ERISA and Your Long Term Disability Claim

J.P. Gonzalez-Sirgo
Founder of J.P. Gonzalez-Sirgo, P.A.

The Employee Retirement Income Security Act (ERISA), enacted by Congress in 1974, is a federal law which governs employee benefit plans.  Almost all employer group long term disability plans are governed by ERISA.    

Total disability is defined in your disability insurance policy.  This definition can vary from policy to policy.  The most commonly used definition of total disability in employer long term disability group plans is defined under the gainful occupation terminology.  Under this definition, a disability insurance company will pay your claim if you are unable to perform the material and substantial duties of your occupation, or any occupation for which you are deemed reasonably qualified by education, training or experience.  This means that if due to sickness or injury you are unable to work in your occupation, you must also be unable to work in any other occupation for which you may be able to work, even if it means obtaining a job with another employer.  For example, if the material and substantial duties of your job is to load and unload trucks all day and due to sickness or injury you can no longer perform these duties, you still may not be considered totally disabled because you may now be able to work in a more sedentary type job, like a clerical office job.

Please understand that as part of your disability insurance company's evaluation of your claim, you may be placed under secret video surveillance, be requested to undergo a medical evaluation or functional capacity evaluation.  Your insurance company may not have the right to request such evaluations and if they do, they may administer such tests inconsistent with the group policy and plan.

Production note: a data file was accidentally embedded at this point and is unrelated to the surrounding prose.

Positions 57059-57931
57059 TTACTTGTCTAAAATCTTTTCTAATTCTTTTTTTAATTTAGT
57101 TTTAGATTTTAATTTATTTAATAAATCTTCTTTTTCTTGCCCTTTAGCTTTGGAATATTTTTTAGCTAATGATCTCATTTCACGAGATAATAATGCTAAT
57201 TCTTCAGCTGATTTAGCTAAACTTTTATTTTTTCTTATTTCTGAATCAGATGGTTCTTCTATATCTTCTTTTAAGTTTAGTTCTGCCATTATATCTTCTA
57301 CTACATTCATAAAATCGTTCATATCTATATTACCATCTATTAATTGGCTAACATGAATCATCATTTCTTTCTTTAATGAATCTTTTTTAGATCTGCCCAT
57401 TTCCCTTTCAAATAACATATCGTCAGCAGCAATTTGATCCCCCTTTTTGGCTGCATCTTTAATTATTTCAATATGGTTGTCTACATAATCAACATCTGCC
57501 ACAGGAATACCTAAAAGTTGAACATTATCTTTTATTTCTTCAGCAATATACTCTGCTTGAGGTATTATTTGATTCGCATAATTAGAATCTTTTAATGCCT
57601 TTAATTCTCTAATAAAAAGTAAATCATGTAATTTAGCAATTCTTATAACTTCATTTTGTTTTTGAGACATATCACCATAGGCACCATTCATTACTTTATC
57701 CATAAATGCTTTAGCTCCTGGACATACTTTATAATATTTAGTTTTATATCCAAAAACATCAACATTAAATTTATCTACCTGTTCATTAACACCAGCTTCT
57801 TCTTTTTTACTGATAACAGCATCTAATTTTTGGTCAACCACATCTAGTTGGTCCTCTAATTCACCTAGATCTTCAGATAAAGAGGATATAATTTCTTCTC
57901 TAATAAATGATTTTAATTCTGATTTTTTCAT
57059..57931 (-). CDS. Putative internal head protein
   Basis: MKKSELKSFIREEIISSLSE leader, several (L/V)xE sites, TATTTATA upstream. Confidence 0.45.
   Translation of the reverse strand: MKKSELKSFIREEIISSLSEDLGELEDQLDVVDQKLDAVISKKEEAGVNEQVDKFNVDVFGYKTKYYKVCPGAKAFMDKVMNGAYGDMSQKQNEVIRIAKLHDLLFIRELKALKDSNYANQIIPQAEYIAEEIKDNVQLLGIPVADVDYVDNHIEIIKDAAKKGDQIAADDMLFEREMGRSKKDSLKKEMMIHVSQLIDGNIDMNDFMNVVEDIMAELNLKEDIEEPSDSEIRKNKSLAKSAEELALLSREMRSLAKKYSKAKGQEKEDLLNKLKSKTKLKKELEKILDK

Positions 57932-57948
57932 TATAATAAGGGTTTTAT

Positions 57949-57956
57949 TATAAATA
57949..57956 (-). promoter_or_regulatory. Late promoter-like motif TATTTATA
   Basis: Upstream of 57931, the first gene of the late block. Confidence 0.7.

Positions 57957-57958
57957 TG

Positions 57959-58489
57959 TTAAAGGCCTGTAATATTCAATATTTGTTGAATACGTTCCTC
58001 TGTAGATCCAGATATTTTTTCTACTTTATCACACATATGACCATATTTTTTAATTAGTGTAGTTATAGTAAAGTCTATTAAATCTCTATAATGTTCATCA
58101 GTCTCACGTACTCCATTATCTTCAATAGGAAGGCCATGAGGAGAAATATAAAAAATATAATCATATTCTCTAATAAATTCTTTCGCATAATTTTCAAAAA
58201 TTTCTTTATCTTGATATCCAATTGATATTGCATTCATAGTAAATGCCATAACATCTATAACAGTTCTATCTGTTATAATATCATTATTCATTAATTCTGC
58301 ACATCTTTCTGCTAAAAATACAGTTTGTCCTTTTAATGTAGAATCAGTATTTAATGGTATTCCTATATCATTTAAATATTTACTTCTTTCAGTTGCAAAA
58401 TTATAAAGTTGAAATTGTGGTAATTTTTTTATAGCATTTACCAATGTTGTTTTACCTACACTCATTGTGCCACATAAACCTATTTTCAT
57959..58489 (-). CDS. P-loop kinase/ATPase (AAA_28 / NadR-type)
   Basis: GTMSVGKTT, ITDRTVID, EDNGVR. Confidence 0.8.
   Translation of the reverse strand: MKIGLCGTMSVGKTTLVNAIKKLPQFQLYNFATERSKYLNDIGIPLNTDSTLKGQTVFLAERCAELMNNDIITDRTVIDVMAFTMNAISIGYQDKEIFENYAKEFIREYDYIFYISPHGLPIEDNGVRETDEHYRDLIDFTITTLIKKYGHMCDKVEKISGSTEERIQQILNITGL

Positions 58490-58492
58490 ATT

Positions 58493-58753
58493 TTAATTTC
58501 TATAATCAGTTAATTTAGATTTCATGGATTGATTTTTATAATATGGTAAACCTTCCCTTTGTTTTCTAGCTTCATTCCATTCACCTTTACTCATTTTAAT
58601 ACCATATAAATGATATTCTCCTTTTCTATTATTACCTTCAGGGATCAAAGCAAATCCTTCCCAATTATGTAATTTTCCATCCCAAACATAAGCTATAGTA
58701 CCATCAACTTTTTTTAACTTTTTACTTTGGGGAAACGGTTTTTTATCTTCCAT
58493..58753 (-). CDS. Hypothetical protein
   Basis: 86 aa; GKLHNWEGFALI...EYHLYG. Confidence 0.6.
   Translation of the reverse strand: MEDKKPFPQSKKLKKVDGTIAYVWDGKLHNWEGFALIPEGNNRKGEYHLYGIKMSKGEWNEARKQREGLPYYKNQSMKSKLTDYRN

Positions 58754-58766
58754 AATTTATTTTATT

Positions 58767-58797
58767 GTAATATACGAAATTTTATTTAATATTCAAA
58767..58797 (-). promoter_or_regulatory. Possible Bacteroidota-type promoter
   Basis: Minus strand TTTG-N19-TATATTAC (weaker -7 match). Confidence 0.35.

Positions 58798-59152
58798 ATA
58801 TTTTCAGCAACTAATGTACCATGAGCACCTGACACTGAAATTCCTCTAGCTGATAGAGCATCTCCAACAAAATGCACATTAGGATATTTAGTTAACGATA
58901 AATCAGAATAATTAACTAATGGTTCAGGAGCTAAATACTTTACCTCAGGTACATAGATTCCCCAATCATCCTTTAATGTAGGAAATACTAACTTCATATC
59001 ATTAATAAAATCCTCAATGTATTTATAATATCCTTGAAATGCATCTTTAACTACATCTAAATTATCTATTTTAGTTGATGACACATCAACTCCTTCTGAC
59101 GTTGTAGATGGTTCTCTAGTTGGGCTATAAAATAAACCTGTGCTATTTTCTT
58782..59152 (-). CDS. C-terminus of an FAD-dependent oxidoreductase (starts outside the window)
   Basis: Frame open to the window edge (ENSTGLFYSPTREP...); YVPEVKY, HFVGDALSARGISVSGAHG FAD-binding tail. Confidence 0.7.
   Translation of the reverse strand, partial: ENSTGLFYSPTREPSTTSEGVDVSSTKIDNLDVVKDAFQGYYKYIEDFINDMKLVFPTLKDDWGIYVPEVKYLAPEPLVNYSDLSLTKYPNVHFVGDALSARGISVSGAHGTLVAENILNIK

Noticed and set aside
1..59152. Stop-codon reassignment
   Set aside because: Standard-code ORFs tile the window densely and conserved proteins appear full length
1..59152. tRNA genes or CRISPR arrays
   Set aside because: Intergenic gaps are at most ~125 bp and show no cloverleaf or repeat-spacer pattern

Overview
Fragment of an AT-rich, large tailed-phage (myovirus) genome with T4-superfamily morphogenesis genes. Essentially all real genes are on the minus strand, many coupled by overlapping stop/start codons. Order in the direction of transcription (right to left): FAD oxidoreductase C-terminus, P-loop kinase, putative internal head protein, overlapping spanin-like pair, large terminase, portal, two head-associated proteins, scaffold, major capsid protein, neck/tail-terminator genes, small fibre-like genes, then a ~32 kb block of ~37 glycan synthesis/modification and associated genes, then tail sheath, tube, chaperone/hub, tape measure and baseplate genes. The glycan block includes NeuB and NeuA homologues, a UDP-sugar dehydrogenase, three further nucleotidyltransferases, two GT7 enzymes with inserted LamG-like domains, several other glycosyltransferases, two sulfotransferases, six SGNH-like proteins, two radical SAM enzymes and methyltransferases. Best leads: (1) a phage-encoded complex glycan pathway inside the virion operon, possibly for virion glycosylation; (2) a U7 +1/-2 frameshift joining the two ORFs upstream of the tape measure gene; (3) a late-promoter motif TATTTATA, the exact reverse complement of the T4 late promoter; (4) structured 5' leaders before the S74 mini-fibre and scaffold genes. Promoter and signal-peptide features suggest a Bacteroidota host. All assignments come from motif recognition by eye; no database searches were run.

Statistics show that over 70% of long term disability claims are denied.  When your long term disability claim is denied, you usually have 180 days to appeal from the date you receive the denial letter.  You have the right to appeal the denial as per the instructions outlined in your employee benefits plan.  The appeal must be in writing and filed with the insurance company.  Usually, if your appeal is denied, you may have an opportunity to file a second and final appeal with the insurance company.  The appeal process gives you an opportunity to update your medical records.  The filing of an ERISA appeal is probably the most important step in the entire claim process.  This can be a very difficult task for an inexperienced person to undertake. The hiring of an experienced disability attorney is highly recommended during the appeal stage.   

As per ERISA, you are required to exhaust all appeals before initiating the filing of a lawsuit seeking to enforce your rights.  It is very important to know that a federal court may not review any additional material, including witness statements, physician testimony or any medical data not previously provided to the insurance company and plan administrator.  All information may be limited to the administrative record.  If the filing of a lawsuit is necessary, the suit is brought in federal court with a judge deciding the outcome of the case, not a jury.  Typically, the judge reviews the administrative record, a memorandum of law, pleadings and legal arguments submitted by all lawyers and issues a summary judgment.  In addition, bad faith laws and punitive damages do not apply in ERISA claims.

You can reach Miami Long Term Disability Insurance Claims Lawyer J.P. Gonzalez-Sirgo by dialing his direct number at (786) 272-5841, calling the main office at (305) 461-1095, or Toll Free at 1 (866) 71-CLAIM or email J.P. directly at [email protected].

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